Selected poems from Caveat and All of the Spaces
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The green glass vase will break
so smash it now;
either you will try
to carry your memento, and it will crack,
or you will refuse to leave it behind
and never travel.
broken is the only way to carry
each piece a doll’s house saucer
each a palm open
to the room where you pack to leave.
Beat the light into crystals
so that you are free to move –
and when you travel,
fold them in a cloth.
At your destination,
don’t try to reassemble
its old form has gone –
but in the workshop at the lough-side
tip out the crushed pieces
and fuse them into something new.
Sculpture of Nine Verses
(Inspired by Saloua Raouda Choucair)
by interlocking pieces
grace between each line
how space alters every note
how each limb
is softened in shadow
when lying down together
I listen cannot recall voice until
the rise and fall of your imperatives
we are in umbra now
gaps between take shape
open and close
like verses –
we elide –
nose our mouth clavicle
nape the cages of our hearts
the pit of us
our bald scars
because I am typing your words
on tracing paper
typing as slowly
as saying a prayer
so that you
are the fixed centre around which
my eye moves
because I am doing this
in a room I have made white –
because there has been too much blood
in our years together –
and because it is only in this solace
of white in this slow action
that the next word will come
because of the space –
created by the time
all of the spaces white
and because of the echo
of the typewriter
in this empty room empty
save for a bed
white of course
because of this
you have delivered pink roses
with an abundance of leaves
their petals small tongues whispering
their firm hearts layered
and beautiful to peel
it is because of the white
that the roses are here
imploring dancing dancing
under a candelabra of white papers
It’s November and half way through the Our Father
when Richie lifts his head and slurs ‘Halloween
be thy name.’ We serve plates of food –
little rescue rafts on an uncertain sea.
Even the homeless centre reminds me of you:
the way you talked to the man on the street in Dublin,
bought him a meal in The Bleeding Horse and told him
you’d just lost God. I didn’t know who was helping who.
Richie shovels bolognese, his head hits the table.
Coaxed into standing, he slides
backwards and forwards in unlaced shoes,
‘Come on lad! Come on mate!’
A bruise for a face. He falls and rises, slips
and staggers away between unsteady men.
The chairs are wiped, the floor is brushed,
we wash our hands, and the room steadies.
I remember O’Shea on the steps of The Merrion Hotel –
clean-shaven, his hand out for money, his soft voice.
I gave him five euros just to listen to his story
and wondered if he knew you:
the Good Samaritan from Fermanagh
clutching National Geographic shouting
‘There is nothing. Only this.’
‘Adrift’ won first prize in the 2014 Ver Open Poetry Competition judged by Clare Pollard
In The Kasbah
they eat sliced oranges
bright with sugar.
He pours mint tea from a height,
loves the drama.
She’s in his darkness.
A purple shadow makes a thumb print,
a smudge, a small mistake.
It’s a squall of white that captures her attention,
like the promise of a covenant.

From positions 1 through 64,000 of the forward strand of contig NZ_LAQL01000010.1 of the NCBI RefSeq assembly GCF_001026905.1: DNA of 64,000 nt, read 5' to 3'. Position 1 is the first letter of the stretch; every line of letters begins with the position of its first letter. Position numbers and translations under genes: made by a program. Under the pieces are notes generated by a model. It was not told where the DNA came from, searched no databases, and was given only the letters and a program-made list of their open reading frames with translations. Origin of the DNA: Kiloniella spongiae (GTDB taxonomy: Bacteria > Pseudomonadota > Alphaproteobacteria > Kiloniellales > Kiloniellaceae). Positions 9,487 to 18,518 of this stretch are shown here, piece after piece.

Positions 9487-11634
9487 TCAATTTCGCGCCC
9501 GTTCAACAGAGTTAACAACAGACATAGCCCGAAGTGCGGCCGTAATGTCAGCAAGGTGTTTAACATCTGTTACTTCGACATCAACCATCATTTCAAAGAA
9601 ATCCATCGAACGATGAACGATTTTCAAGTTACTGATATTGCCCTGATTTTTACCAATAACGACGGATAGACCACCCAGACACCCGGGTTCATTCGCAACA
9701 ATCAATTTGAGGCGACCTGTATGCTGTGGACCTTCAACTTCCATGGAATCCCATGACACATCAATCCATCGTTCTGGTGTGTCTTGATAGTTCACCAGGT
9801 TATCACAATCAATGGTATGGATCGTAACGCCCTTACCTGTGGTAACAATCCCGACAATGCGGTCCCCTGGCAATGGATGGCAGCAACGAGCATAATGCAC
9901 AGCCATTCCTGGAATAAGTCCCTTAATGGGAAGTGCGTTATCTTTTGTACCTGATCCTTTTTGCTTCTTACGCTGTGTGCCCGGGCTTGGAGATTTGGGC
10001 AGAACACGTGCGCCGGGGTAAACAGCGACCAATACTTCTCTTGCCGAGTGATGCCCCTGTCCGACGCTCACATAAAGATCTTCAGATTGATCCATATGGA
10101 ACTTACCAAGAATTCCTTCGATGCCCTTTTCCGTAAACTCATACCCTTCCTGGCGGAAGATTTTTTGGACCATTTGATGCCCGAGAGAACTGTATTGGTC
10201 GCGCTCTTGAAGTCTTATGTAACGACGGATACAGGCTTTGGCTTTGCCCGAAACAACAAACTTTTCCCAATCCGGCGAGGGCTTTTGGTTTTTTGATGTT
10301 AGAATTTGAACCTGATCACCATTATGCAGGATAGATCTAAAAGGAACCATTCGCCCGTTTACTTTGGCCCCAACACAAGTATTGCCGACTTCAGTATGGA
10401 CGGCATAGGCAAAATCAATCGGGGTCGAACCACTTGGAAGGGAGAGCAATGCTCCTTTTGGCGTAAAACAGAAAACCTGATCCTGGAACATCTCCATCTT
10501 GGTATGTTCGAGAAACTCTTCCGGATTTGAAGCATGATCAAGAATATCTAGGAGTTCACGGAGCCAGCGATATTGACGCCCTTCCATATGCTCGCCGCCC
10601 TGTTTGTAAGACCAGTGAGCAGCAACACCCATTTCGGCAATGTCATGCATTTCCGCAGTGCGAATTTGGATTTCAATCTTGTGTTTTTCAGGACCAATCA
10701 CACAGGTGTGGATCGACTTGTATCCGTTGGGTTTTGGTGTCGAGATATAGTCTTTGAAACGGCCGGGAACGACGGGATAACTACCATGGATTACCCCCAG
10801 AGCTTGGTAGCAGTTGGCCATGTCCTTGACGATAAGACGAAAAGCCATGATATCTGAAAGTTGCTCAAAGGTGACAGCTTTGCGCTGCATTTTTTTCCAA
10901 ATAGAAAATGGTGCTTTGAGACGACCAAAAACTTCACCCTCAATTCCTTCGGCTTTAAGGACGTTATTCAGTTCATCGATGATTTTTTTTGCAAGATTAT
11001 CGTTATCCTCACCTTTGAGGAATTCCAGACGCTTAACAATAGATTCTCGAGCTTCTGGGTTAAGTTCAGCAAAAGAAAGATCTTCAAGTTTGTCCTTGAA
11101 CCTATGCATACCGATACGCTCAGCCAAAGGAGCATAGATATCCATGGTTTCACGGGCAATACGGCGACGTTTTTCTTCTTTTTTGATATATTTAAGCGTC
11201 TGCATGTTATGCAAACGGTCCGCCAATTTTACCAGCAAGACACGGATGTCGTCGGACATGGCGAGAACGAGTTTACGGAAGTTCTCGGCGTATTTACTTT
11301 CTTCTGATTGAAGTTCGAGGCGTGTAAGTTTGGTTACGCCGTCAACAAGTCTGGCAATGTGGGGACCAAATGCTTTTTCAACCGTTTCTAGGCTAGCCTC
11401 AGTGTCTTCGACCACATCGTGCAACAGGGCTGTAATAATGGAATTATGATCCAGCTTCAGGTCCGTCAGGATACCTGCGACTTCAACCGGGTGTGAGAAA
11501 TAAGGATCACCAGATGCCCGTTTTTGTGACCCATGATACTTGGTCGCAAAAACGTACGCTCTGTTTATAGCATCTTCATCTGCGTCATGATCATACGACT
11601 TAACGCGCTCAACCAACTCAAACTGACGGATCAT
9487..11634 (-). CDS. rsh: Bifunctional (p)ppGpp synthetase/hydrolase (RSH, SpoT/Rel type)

She could speak
or take the lemons from this scrubbed table,
but she doesn’t want to disturb
First published in Crannóg, 2016
I saw a bowl of peaches on your desk,
no books, there were no words, no heat,
no candles spilling light. My life
was closed in your still hand,
I moved a finger slow across washed skin,
held fruit in my hands, rain fell soft,
small drops appeared above your lips
and hail hit windows.
First published in Crannóg
I thrash from a sea bed to the surface, breathe,
backstroke through dreams. Last night –
Oxford. Jericho, cafes lit
in the afternoon. A panini, an Americano,
and I’m in every cafe where I talked with him
from here to Rosapenna.
The years flicker – notebook pages turn –
the story sleeps. I dig into my bag
for scissors, shred and quill paper. A tree rises
from the pages’ heart: its branches frayed.
The table is scattered with paper remnants –
the book won’t close:
I hug it to me, leave
and wander through crisp air. The tree
in my arms as my boots echo
I am with him again –
late at night in a cellar bar,
drinking till we fall.
First published in Prole
A high pitch of mandolin and bazouki,
the clack of backgammon counters;
some place drenched with mint,
jasmine, and sweet coriander;
where night is absorbed into morning,
where the sound of the tide
is soothing white noise;
where there are no borders –
streets fall to the beach,
cedar watch waves, know secrets;
where there is no distinction
between memory and dream:
I pour myself, an offertory –
wake with incantations on my lips.
First published in Issue 1 of The High Window
A wind like a paring knife peels the platform,
lights are dim and two androgynous guards
pace, cheeks bulging before the next blast,
a screel of suitcase wheels, a last minute stampede,
high pitched yells, a pause – and the whistle –
a semibreve as the train pulls out.
Boys and girls, men and women,
two by two, pressed against railings,
arms hidden inside each other’s clothes.
Slow angel kisses, eyelids and cheeks,
then, Eskimo style, and sometimes, a change
of beat, butterfly kisses. My queue is single file,
chins to necks, stamping feet,
blowing into fisted hands. Vacant eyes.
I want to be in the kissing queue.
First published in Crannóg, 2014